Our method comprises a main task for semantic 3D segmentation as well as an auxiliary centerline detection task to account for shape information of mitochondria. We formulate the segmentation task as voxel-wise labeling, and the task of centerline detection as regression. The ground truth for regression is proximity score map generated using the centerline annotations for the mitochondria.

The architecture of our proposed EM-Net is shown in Fig. 1. More specifically, the EM-Net consists of one shared encoder path and two task-specific decoder paths, where each decoder path accounts for one task. The total loss of our model is as:

(1)

where is a hyper parameter to compromise these two tasks, which is set to 0.7 in all experiments. Other than using 3D convolutions, we propose a novel hierarchical view-ensemble convolution

(HVEC) as building blocks for both encoder and decoder. Each decoder/encoder has three down-sampling/up-sampling stages. The encoder generates multidimensional feature maps which contain abundant context information. With the help of decoder, low resolution feature maps are progressively restored to input patch size. We replace deconvolutional operation with trilinear interpolation operation to restore the feature maps without additional parameters.

Following the idea of U-Net [6, 7] we use skip-connections to integrate low level cues from layers of the encoder to the corresponding layers of decoder. Instead of using concatenation as U-Net, we use sum operation to achieve long-range residual learning. In fact, concatenation-based operation inevitably increases the number of feature channels, which in turn restricts the input patch size.

Figure 2: One sub-block of HVEC module. A HVEC module consists of two sub-blocks with short connection cross them for residual learning.

HVEC module.

Inspired by Inception module

[8], as shown in Fig. 2, we firstly partition the input features into 4 groups and each group produces its own outputs, which are finally fused with concatenation. Information cross different branches are then integrated with 111 convolution. Compared with a standard 3D convolution layer attempting to simultaneously learn filters in all 3 spatial dimensions and 1 channel dimension, this factored scheme is more parameter efficient. However, our HVEC module is different from Inception module in four aspects: 1) instead of conducting 3D convolutions on each feature group, we perform different 2D convolutions (i.e. 133, 313, 331) on the first three groups to encode information of three separable orthogonal views of a 3D volume; 2) on the fourth group of features, 133 convolutions are performed on down-sampled features to capture context information at large scale on a focal view; 3) to capture multi-scale contexts and multiple fields-of-view, the four branches are convoluted in serial fashion, and the feature maps convoluted by previous branch are also added to the next branch as input, resulting hierarchical connections; 4) a whole HVEC module consists of two sub-blocks, and shortcut connections across two HVEC sub-blocks are to reformulate it as learning residual function in medium range. In this way, multi-scale and long-range context information, which are critical to the representation strength of the neural network model, can be encoded in a single module with reduced parameters.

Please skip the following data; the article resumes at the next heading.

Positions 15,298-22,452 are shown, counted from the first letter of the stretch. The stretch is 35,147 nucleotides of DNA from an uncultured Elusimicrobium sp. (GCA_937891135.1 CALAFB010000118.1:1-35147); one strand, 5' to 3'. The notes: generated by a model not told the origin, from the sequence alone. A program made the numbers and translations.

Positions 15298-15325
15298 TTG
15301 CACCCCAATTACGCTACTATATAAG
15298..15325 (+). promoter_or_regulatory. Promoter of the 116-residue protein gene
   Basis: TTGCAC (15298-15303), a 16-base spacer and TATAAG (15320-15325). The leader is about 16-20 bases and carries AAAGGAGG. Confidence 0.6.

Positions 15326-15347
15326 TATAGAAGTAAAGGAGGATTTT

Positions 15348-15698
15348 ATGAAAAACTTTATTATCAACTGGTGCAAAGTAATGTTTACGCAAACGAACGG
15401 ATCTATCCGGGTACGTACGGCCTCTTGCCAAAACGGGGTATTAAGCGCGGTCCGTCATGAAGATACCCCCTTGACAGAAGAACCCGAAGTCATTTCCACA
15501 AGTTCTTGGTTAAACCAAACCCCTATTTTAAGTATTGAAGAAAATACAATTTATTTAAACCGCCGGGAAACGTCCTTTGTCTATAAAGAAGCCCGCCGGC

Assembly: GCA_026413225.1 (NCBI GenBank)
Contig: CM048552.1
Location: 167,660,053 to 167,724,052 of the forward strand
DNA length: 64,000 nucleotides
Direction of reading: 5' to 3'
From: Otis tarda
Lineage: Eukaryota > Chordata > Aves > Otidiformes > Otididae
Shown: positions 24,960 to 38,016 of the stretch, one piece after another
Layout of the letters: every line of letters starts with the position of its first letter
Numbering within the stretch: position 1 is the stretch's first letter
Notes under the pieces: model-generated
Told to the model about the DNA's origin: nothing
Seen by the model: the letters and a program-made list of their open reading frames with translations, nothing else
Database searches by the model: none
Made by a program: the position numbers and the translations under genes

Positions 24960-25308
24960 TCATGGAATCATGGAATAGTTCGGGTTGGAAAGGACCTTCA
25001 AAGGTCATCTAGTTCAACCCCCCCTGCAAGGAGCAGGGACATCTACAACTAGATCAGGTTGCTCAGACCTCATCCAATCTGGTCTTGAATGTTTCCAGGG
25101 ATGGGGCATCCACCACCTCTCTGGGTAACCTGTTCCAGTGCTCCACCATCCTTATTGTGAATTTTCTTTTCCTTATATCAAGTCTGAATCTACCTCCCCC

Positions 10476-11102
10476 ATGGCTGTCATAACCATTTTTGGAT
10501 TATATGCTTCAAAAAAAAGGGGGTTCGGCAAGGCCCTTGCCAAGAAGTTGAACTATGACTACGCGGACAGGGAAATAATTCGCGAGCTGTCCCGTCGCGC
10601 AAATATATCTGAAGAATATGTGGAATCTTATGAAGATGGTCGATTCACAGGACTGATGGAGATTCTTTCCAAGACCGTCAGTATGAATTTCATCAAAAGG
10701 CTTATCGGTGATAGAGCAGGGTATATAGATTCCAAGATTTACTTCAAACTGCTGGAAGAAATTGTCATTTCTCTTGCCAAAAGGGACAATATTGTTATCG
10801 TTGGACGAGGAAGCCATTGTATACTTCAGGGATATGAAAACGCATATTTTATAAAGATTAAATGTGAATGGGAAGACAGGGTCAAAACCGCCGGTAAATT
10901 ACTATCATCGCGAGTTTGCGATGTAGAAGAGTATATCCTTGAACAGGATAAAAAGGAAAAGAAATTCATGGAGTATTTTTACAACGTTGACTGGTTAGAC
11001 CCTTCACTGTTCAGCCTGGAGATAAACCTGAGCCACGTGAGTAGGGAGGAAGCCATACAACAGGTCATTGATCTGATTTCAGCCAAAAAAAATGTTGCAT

Centerline detection task. Instead of classifying a pixel as centerline or background, we formulate mitochondrial centerline detection as a regression problem [9]. The ground truth for regression is proximity score map that is a distance transform function with peak at mitochondria centerline and zeros on the background. Formally, it is defined as,

(2)

where and are two hyper parameters to govern the shape of exponential function, and represents the nearest Euclidean distance between a voxel to the mitochondria centerline. The proximity score map is utilized to train our centerline detection task. At the end of the detection path, final feature map is followed by a Sigmod layer to get the predicted proximity score map . Minimizing mean Euclidean distance (i.e. mean squared error loss) between and is utilized to accomplish the centerline detection task.

It is noticeable, however, that the feature channels in centerline detection path are smaller than segmentation path. Intuitively, there are two reasons for choose this design: a) there are fewer mitochondria and positive pixels in EM volume and the proximity score map, respectively. Deepen the network may result in over-fitting; b) enlarging the number of feature channels will consume too much GPU video memory, which in turn decreases the size of input image size. Therefore, centerline detection path with fewer feature channels is preferred.